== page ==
To watch videos of other presentations from the 2013 Summer institute, click here.

Over the next weeks, we will be highlighting some of the presentations at the 2013 Summer Institute on Theology and Disability.

This week, we are featuring “Leviticus and the Priest with Disabilities: A Job Description” by Jeremy Schipper.

schipperJeremy Schipper, Ph.D., is an Assistant Professor of Religion (Hebrew Bible) and an affiliated faculty member of the Institute on Disabilities at Temple University, Philadelphia, PA. His research focuses on the Former Prophets (Joshua – 2 Kings) and disability in the Hebrew Bible and other ancient Near Eastern texts. Among his writings are This Abled Body: Rethinking Disability and Biblical Studies. Co-edited with Hector Avalos and Sarah Melcher. Semeia Studies 55. Atlanta: Society of Biblical Literature, 2007; and the book Disability and Isaiah’s Suffering Servant.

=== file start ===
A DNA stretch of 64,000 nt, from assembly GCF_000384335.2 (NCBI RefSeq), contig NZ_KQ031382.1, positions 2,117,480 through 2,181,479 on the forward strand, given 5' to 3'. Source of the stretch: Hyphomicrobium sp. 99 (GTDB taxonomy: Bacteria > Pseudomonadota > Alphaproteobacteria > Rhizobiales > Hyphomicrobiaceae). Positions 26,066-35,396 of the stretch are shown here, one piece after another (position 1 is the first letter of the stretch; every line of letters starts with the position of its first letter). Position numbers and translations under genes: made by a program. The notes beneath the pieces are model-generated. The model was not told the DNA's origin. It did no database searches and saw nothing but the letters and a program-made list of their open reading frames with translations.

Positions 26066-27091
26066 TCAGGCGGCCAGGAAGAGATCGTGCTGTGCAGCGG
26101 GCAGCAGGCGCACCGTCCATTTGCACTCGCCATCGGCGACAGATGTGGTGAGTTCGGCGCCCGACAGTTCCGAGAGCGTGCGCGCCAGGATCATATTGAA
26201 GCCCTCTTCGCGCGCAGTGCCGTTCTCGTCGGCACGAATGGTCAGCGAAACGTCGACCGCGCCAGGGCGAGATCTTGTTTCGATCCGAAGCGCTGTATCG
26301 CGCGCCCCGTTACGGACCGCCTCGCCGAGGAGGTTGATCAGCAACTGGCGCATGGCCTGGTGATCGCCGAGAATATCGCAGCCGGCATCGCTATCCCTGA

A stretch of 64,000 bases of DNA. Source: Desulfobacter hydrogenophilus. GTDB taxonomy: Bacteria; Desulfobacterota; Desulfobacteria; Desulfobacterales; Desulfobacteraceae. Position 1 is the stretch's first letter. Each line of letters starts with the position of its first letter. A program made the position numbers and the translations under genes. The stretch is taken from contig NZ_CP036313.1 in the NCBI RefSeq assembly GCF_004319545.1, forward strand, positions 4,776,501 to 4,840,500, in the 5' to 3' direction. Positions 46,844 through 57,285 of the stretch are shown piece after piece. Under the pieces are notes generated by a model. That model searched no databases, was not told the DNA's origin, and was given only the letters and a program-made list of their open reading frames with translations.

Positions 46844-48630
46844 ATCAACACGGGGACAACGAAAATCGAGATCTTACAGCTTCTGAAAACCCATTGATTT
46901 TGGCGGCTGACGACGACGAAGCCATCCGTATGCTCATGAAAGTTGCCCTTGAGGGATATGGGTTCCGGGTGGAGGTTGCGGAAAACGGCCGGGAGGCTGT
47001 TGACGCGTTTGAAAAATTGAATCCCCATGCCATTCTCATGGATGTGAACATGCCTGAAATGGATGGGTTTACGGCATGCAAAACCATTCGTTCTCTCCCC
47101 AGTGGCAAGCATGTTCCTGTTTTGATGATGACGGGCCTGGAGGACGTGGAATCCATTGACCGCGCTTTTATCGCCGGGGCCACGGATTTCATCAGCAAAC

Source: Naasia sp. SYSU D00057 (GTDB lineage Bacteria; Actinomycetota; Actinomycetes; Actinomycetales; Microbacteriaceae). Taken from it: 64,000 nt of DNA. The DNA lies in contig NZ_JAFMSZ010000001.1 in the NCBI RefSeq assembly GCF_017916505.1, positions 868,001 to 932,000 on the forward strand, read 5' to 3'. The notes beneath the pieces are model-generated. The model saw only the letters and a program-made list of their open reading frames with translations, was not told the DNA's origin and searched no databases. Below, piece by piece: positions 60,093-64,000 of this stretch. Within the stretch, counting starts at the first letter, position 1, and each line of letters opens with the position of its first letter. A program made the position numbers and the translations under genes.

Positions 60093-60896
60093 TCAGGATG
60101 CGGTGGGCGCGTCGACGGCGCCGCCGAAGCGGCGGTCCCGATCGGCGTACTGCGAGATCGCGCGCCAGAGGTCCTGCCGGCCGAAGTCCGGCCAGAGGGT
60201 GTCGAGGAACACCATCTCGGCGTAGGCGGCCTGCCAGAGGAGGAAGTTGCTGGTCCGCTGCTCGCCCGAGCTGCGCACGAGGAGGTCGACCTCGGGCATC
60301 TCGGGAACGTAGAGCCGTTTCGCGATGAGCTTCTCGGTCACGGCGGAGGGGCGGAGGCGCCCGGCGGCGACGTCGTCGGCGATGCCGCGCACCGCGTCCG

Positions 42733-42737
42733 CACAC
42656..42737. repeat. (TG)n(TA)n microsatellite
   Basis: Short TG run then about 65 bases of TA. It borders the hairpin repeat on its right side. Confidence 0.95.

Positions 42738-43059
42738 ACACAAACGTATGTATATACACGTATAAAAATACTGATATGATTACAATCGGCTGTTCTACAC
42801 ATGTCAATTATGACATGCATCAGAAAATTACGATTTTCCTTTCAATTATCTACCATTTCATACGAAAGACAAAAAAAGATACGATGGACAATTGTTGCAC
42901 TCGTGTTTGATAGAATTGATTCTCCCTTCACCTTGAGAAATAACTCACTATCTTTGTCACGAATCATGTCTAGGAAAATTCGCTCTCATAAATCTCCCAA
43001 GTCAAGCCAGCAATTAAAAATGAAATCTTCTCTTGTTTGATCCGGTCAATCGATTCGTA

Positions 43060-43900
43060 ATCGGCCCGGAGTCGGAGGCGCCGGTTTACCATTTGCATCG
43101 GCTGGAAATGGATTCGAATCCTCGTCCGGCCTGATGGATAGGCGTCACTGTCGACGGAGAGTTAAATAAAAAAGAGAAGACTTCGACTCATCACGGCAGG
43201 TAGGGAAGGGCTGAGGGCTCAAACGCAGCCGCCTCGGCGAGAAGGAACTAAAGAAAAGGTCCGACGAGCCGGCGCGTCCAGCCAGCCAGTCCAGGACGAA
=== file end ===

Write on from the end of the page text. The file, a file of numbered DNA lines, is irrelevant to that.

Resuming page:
You can visit Jeremy Schipper’s Amazon Author Page here.

You can also download Bill Gaventa’s notes on this session here: “Leviticus and the Priest with Disabilities“.

To watch videos of other presentations from the 2013 Summer institute, click here.

Over the next weeks, we will be highlighting some of the presentations at the 2013 Summer Institute on Theology and Disability. This week, we are featuring “Reflections on Dietrich Bonhoeffer” by John Swinton. John Swinton, Ph.D, holds the chair in Practical Theology and Pastoral Care at the University of Aberdeen, Scotland, United Kingdom. He worked Read More →

Over the next weeks, we will be highlighting some of the presentations at the 2013 Summer Institute on Theology and Disability. This week, we are featuring “Calvin on Job, Disability and Suffering” by Hans S. Reinders. Hans S. Reinders has been the Professor of Ethics at the Vrije Universiteit in Amsterdam since 1995. He has Read More →

L’Arche Canada recently posted Jean Vanier’s message to the North American Interfaith Network from August 10th, 2013. In this video, Jean reflects on personhood and the importance of interfaith dialogue. Similar to the emphasis of the Summer Institute on Theology and Disability, he stresses that the purpose of coming together is not to dilute one’s own religious beliefs but rather to love/deepen our own religious beliefs while growing in love and respect for one another.